First of all it’s important to know what a blinking Check Engine light means? When the engine light is blinking, it means that there is a problem with the engine and there is a trouble code stored in the Engine Control Module. Normally, the Check Engine light is not supposed to blink; but if it does, it means the problem with the engine occurred right away and should be looked into.
The ECU receives information from all the sensors of the car engine. It calculates how much fuel it should inject into the engine and at which angle it should fire the ignition. If one of the values from a sensor is faulty, it will trigger a trouble code. If the ECU is getting the wrong value from the sensor, the Check Engine light will be blinking until it gets the correct value again.
Common causes of a blinking Check Engine light:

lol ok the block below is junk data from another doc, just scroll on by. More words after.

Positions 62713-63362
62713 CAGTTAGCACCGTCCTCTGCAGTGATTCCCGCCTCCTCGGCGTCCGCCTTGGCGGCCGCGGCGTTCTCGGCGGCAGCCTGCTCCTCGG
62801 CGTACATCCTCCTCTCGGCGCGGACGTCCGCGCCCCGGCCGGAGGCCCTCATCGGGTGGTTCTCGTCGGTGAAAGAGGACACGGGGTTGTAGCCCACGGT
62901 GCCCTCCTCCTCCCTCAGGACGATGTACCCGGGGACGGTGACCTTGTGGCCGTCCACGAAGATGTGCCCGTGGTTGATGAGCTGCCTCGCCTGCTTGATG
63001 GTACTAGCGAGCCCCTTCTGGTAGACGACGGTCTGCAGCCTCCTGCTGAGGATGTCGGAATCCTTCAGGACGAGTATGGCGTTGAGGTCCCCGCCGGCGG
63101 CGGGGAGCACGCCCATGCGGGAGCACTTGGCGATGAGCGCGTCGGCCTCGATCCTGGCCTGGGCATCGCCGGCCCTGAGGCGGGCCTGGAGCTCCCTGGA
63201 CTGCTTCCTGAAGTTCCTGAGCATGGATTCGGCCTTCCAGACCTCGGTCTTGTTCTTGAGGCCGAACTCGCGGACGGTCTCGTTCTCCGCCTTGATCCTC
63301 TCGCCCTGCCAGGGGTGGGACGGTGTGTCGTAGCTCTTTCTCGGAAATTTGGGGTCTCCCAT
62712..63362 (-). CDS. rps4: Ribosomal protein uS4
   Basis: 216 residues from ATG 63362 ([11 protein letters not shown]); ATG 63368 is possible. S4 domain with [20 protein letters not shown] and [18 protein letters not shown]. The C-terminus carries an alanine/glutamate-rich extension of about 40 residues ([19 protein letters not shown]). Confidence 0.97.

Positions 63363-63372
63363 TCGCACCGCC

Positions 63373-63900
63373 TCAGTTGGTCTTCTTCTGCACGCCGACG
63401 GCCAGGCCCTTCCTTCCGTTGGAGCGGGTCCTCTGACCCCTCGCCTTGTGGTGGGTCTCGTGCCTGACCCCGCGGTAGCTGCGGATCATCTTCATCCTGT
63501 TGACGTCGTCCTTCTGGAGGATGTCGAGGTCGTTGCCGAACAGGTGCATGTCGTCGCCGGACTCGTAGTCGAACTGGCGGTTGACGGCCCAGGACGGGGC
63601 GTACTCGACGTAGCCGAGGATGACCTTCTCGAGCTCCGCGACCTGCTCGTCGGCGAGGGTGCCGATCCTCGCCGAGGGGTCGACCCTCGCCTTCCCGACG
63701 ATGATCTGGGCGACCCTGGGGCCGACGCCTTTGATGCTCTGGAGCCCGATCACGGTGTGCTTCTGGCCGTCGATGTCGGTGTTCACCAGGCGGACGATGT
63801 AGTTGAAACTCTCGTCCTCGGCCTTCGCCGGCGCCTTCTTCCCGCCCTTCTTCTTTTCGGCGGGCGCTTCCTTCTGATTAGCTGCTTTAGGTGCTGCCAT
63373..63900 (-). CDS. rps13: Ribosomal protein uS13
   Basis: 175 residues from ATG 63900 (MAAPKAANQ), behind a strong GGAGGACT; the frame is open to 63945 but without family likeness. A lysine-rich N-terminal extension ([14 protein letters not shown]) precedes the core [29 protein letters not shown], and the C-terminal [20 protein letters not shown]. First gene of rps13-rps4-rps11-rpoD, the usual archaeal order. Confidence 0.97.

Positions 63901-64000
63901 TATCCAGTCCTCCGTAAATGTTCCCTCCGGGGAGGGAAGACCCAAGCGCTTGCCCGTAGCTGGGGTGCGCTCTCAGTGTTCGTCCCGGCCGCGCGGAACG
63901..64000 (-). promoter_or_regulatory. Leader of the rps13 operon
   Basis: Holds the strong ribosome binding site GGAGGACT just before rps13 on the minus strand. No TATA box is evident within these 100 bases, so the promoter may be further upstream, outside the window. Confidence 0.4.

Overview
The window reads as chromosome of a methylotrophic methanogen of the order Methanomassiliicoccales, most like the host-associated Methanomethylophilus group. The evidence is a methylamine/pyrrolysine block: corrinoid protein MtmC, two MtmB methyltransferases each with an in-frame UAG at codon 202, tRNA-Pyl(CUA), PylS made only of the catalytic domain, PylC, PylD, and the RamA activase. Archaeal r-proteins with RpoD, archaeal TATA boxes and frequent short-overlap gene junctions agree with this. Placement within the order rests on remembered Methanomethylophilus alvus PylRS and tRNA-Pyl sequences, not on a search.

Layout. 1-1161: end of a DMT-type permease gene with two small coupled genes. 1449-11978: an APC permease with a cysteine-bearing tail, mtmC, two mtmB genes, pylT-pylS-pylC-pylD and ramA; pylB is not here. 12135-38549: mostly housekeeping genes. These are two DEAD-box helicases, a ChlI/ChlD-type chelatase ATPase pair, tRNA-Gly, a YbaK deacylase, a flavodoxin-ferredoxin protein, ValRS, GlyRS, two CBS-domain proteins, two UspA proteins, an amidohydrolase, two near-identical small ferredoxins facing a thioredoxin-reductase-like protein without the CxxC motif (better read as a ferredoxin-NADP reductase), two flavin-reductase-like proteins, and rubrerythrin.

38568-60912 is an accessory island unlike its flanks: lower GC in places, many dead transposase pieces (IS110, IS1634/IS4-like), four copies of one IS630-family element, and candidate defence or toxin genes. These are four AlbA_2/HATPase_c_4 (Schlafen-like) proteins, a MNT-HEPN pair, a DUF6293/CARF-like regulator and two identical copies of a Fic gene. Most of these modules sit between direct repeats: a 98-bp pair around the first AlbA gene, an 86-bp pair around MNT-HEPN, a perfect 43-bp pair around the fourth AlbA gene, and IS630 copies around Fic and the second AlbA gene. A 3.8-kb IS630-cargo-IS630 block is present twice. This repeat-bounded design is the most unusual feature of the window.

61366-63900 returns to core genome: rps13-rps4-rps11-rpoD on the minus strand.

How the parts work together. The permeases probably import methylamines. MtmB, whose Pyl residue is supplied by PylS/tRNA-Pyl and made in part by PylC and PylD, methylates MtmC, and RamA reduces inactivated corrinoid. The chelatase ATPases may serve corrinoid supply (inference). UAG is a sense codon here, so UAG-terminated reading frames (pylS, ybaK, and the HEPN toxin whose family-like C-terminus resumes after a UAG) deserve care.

The Check Engine light is most likely to blink if it’s a severe constant problem, like a repeatedly ignition misfire, injector, or a temperature sensor, that constitute an essential part of the engine’s running. In rare cases, there could also be an internal engine problem or a faulty ECU. From experience, a blinking Check Engine light is most often a problem of misfire, EGR or an exhaust temperature sensor.
-Misfire on one or several cylinders (Most common).
-Faulty Spark plugs/Coils.
-Faulty Engine Sensors (coolant, air temperature, exhaust temperature sensor etc).
-Faulty EGR valve.
-Faulty Crankshaft/Camshaft sensor.
-Exhaust emission problems.
-Internal Engine problem.
A constant Check Engine light can be okay to drive with sometimes, but definitely not a blinking Check Engine light. If you notice the Check Engine light blinking when you are out and driving, you should drive the shortest way to a mechanic shop to let them take a look before you keep driving. Driving with a blinking Check Engine light can result in more expensive problems with your engine.
Our recommendation: Do not run your car with a blinking Check Engine light, tow it to the closest auto shop near you.